Figure 0

Table 1 Zero-Order Correlations Between Individual Relative Deprivation, Future Social Expectations, Interpersonal Distrust, and Intention to Rebel

Figure 1

Figure 1 Structural equation model of the effects of individual relative deprivation, future social expectations, and interpersonal distrust on intention to rebel.

Note: IRD = individual relative deprivation. *p p
Figure 2

Table 2 Indirect Effects Based on 1,000 Bootstrapped Samples

You have Access Open access

Save article to Kindle

To save this article to your Kindle, first ensure coreplatform@cambridge.org is added to your Approved Personal Document E-mail List under your Personal Document Settings on the Manage Your Content and Devices page of your Amazon account. Then enter the ‘name’ part of your Kindle email address below. Find out more about saving to your Kindle.

Note you can select to save to either the @free.kindle.com or @kindle.com variations. ‘@free.kindle.com’ emails are free but can only be saved to your device when it is connected to wi-fi. ‘@kindle.com’ emails can be delivered even when you are not connected to wi-fi, but note that service fees apply.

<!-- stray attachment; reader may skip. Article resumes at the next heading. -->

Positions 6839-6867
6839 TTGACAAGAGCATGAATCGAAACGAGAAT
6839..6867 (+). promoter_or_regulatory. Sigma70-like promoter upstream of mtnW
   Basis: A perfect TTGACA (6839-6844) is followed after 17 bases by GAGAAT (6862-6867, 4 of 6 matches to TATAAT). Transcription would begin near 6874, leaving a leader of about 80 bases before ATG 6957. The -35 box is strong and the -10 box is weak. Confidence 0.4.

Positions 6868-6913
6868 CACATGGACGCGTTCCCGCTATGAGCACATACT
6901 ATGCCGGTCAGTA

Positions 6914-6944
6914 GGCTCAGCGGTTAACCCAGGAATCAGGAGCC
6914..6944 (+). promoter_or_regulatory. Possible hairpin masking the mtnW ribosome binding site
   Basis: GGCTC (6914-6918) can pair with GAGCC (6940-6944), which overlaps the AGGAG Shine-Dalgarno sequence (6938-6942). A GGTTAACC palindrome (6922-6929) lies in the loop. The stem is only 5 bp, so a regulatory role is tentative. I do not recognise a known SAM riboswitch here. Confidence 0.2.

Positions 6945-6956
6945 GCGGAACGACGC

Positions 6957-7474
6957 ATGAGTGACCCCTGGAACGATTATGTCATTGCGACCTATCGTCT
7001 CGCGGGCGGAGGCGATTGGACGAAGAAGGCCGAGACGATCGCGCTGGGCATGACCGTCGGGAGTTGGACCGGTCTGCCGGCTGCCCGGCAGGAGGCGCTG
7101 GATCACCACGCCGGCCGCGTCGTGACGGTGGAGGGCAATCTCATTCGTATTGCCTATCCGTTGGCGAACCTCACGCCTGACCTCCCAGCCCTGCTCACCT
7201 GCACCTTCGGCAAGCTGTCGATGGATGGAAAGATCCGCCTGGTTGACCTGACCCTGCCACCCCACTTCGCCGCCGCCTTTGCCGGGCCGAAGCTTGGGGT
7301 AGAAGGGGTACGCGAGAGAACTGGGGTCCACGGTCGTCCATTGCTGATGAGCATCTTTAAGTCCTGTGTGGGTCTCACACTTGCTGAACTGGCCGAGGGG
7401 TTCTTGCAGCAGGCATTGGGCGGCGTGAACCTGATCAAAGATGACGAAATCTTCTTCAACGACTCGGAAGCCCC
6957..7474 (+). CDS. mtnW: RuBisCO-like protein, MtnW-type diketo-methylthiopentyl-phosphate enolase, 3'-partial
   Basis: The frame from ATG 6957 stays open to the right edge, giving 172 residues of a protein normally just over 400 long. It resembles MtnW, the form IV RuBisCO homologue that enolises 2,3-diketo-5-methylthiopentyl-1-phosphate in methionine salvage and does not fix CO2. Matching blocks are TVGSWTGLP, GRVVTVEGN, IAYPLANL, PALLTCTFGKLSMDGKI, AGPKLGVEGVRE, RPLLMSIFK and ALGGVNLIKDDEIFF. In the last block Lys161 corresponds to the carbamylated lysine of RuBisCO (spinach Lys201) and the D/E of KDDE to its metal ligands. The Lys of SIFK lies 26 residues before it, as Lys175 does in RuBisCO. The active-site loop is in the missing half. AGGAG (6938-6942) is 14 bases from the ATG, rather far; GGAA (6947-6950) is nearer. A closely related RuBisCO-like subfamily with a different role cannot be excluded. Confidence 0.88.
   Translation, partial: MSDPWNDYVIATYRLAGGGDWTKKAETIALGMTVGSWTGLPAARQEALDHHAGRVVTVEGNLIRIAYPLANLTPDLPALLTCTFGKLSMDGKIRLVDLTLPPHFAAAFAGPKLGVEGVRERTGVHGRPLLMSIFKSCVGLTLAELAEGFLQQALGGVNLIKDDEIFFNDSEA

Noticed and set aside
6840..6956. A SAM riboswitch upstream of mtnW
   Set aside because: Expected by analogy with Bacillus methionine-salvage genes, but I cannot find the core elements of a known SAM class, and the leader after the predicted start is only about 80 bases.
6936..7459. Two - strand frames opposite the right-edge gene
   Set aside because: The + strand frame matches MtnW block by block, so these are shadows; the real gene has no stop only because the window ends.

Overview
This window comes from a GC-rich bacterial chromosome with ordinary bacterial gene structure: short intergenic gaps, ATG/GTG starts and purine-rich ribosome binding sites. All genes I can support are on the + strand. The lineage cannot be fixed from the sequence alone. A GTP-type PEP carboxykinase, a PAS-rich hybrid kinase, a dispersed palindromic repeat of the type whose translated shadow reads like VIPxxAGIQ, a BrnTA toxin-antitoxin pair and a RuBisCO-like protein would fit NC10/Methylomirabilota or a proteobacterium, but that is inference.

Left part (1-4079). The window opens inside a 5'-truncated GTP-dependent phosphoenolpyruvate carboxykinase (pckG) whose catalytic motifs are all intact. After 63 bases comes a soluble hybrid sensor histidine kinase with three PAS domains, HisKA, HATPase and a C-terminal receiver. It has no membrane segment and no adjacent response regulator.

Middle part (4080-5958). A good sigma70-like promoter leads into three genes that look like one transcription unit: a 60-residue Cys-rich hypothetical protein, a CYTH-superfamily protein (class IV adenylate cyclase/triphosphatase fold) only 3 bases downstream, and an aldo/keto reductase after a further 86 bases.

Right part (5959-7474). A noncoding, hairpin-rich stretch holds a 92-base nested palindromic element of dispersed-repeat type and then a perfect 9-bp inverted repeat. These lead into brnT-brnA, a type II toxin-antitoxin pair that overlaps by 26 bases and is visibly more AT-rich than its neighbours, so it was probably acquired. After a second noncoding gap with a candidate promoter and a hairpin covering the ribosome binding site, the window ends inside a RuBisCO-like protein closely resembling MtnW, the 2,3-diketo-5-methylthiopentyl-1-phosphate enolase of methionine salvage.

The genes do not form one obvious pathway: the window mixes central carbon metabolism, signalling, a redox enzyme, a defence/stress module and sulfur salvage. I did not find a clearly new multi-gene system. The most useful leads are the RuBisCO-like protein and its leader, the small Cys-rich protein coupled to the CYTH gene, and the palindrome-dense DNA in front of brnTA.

Find out more about the Kindle Personal Document Service.

Effects of Relative Deprivation on Intention to Rebel: A Multiple Mediation Model
Available formats
×

Save article to Dropbox

To save this article to your Dropbox account, please select one or more formats and confirm that you agree to abide by our usage policies. If this is the first time you used this feature, you will be asked to authorise Cambridge Core to connect with your Dropbox account. Find out more about saving content to Dropbox.

Effects of Relative Deprivation on Intention to Rebel: A Multiple Mediation Model
Available formats
×

Save article to Google Drive

To save this article to your Google Drive account, please select one or more formats and confirm that you agree to abide by our usage policies. If this is the first time you used this feature, you will be asked to authorise Cambridge Core to connect with your Google Drive account. Find out more about saving content to Google Drive.

Effects of Relative Deprivation on Intention to Rebel: A Multiple Mediation Model
Available formats
×
×

Reply to: Submit a response

Please enter your response.

Your details

Please enter a valid email address.

Conflicting interests

Do you have any conflicting interests? *